It’s that time of year again- summer is over and it’s time to get back into the swing of things with the official start of school. We did homeschooling all summer this year just because it was nice to have some projects to look forward to each day with staying home all the time, but in honor of the start of the new school year, I thought we’d do some “traditional” school activities this week- think ABC’s, 123’s, school busses, pencils and for the toddlers- colors! Don’t forget to pop by my toddler post “Tot School” and my recent post “Preschool Calendar Time” for more ideas on setting up a homeschooling routine for your littles!
-ABC dot sticker match: Write all of the capital letters on a paper towel tube and also on a set of dot stickers. Repeat on another tube and sticker set using lowercase letters (I actually used vinyl roll tubes from my silhouette vinyl cutting machine if you have one of those- they’re much sturdier, but paper towel tubes will work fine! You could also use a few toilet paper tubes, or a sheet of paper and just scramble the letters up if you don’t have any paper towel tubes saved!). Have your little match the uppercase letter stickers to the uppercase tube letters, and lowercase to lowercase as you review the letters and their sounds (we did this over two days). You can also have them match uppercase to lowercase if they have a sound letter recognition background already (ie. they know most of their letters by sight). The best part, you can do this activity over again with the same tube like we did- just use a different colored dot sticker set than you used the first time so they know which ones they’ve found! I got the idea from Busy Toddler!
-ABC puzzle: If you don’t own any of these, they’re great for letter and sound practice. You can buy them on Amazon for $10 and they’re fun to pull out and practice letters with anytime! They’re made by “The Learning Journey” and they have tons of great letter, word and number matching puzzles for preschool! Since my little doesn’t know all his letters yet, I held up the capital and lowercase and said them (unless it was a letter I know he knows- then he identified it) and the letter sound. Here’s a short video showing you how we practiced each letter before he put the puzzle together!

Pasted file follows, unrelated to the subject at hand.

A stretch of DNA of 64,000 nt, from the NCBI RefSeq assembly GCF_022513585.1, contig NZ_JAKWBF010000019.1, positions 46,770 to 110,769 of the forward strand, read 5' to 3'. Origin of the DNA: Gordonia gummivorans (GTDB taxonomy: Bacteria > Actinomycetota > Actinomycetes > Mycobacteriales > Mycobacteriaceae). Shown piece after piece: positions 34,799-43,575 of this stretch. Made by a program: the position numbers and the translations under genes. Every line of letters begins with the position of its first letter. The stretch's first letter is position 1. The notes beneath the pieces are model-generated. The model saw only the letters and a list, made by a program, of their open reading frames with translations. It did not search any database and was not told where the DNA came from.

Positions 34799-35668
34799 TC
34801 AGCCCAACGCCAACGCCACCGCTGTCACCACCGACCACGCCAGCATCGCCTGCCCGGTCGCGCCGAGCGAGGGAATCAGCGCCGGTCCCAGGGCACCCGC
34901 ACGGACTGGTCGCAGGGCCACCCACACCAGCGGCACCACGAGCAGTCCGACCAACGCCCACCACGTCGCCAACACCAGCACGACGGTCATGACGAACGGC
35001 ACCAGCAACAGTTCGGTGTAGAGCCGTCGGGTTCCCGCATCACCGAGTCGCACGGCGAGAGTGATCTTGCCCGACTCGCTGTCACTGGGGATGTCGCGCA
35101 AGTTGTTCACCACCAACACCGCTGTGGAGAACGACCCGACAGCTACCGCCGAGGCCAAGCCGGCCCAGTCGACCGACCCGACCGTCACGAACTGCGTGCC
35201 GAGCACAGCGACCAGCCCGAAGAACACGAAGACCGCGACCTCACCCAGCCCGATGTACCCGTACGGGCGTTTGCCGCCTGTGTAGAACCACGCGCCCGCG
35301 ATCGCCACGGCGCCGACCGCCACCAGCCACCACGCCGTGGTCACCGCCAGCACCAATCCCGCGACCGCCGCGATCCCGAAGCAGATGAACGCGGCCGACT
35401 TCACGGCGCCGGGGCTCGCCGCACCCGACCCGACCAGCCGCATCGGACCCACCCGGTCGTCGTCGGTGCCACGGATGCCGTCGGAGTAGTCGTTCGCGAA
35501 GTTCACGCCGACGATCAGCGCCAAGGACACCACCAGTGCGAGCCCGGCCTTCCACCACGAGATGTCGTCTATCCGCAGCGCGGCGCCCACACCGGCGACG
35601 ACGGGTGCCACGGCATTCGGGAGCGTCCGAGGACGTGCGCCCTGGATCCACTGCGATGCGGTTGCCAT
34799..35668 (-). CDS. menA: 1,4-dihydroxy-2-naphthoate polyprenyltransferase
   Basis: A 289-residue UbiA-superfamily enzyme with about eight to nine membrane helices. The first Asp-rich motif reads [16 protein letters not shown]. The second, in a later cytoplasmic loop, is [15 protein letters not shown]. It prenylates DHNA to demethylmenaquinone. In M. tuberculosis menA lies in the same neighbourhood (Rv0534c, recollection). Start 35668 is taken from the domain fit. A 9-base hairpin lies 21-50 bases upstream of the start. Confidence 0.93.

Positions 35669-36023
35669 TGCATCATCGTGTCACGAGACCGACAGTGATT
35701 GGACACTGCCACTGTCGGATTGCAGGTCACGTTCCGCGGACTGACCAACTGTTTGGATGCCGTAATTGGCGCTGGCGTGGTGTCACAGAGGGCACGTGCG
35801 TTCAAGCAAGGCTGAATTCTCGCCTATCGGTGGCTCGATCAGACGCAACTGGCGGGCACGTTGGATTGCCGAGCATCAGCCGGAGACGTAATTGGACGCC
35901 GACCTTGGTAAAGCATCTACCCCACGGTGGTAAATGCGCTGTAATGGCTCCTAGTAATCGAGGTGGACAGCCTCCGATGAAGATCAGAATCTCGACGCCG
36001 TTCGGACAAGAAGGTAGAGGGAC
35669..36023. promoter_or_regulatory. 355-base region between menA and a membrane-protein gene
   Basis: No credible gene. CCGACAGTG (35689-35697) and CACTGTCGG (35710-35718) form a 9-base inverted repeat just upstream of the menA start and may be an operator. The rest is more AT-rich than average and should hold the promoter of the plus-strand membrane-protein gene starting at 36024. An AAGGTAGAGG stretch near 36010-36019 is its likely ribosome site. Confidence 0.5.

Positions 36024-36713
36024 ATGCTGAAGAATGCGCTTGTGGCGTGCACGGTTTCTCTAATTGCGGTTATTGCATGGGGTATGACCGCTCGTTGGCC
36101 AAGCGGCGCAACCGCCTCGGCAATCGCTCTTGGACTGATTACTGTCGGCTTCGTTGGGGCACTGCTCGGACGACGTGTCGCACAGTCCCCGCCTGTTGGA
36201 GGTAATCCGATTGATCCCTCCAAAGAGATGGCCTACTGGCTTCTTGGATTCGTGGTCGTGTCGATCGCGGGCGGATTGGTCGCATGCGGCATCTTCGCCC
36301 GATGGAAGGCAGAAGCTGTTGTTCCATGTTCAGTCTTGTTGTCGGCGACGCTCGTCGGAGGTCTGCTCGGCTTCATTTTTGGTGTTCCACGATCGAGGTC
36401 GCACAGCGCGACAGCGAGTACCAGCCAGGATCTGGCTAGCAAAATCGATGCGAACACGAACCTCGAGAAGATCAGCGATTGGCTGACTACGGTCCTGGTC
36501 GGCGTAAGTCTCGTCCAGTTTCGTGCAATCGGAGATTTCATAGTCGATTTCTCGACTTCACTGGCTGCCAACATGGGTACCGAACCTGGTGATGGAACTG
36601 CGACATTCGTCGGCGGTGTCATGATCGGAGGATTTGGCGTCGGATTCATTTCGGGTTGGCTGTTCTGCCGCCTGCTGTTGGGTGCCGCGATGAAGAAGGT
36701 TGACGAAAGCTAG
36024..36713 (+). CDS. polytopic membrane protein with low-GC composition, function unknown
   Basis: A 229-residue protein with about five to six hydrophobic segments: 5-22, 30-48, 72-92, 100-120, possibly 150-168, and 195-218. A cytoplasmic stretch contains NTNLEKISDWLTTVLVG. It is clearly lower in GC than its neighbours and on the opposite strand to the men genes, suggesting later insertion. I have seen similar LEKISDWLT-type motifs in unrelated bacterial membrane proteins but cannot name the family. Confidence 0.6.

-Rhyming word puzzle: I love this puzzle because even pre-readers can do it almost on their own since the pictures on the cards give them clues about what the printed words are! I gave my little 4-5 pairs at a time so he wouldn’t be overwhelmed by all the pieces at once. Then I read the words to him (a few of them are a bit tricky- like a picture of envelopes isn’t “envelope” it’s “mail”) and had him find the two that rhyme! This is another puzzle by The Learning Journey and is available on Amazon!
-All about me interview: I used to have my third graders fill out and share an “All About Me” page at the start of the school year, so last year I started doing it with my preschooler too. Of course I ask him the questions and write his answers for him, but it’s a fun way to work on oral language and thinking skills. I got the printable here and skipped the “my crush” question for obvious reasons… lol
-Back to school book list: Here are the books we enjoyed this week that went along with our back to school theme!
-Ping pong ball number match: This one is so easy and fun! My littles are both obsessed with ping pong balls, and you can totally use the set from my Harry Potter toddler post if you have them on hand (we used new ones though). Just write the numbers 1-12 on each ball and also at the bottom of an egg crate and have your little identify and match the numbers. This is quick and easy and definitely one you can do over and over throughout the week!
-Number clip and dot matching: I traced a circle on cardstock using a mixing bowl, then divided it into 10 slices. I drew dots showing 1-10 in each slice, and wrote the corresponding numbers on clothespins. Then my little counted each set of dots, found the matching digit and clipped it on the correct slice. I got the idea on from Elena Carattoni on Pinterest!
-Counting by tens: My little can count to 100 with very little mistakes, so I thought I’d introduce skip counting this week! We made 10 sets of handprints, with 10 fingers per set and wrote the numbers by ten between the prints. We discussed (and reviewed each time we made a new handprint set) how there are ten fingers on both hands altogether, and we can count by tens like this: 10, 20, 30 (I would count the prints we’d made so far to help us get to the next number). I suggest writing the numbers as you go (rather than before you start) to make sure you have enough room for the prints. Also, I just poured a little Crayola washable paint in my little’s hands and had him carefully rub them together and make the prints himself. Then I cleaned them with a wash cloth for the next color! We practiced counting by ten during calendar time the rest of the week using our chart! Oh, also I used an 18 inch paper roll to get the giant paper! LoL You can get them on Amazon for about $10 and they’re also great for tracing your little’s upper body to “send a hug” to loved ones who live far away!
-Shape threading: I got these awesome threading shapes at Target a few months ago, but you can easily make your own by cutting shapes out of cardstock, punching holes around the edges, and using a shoelace or a piece of yarn with tape around the end (similar to a shoelace end)! We reviewed the shape names first, then I had my little thread them!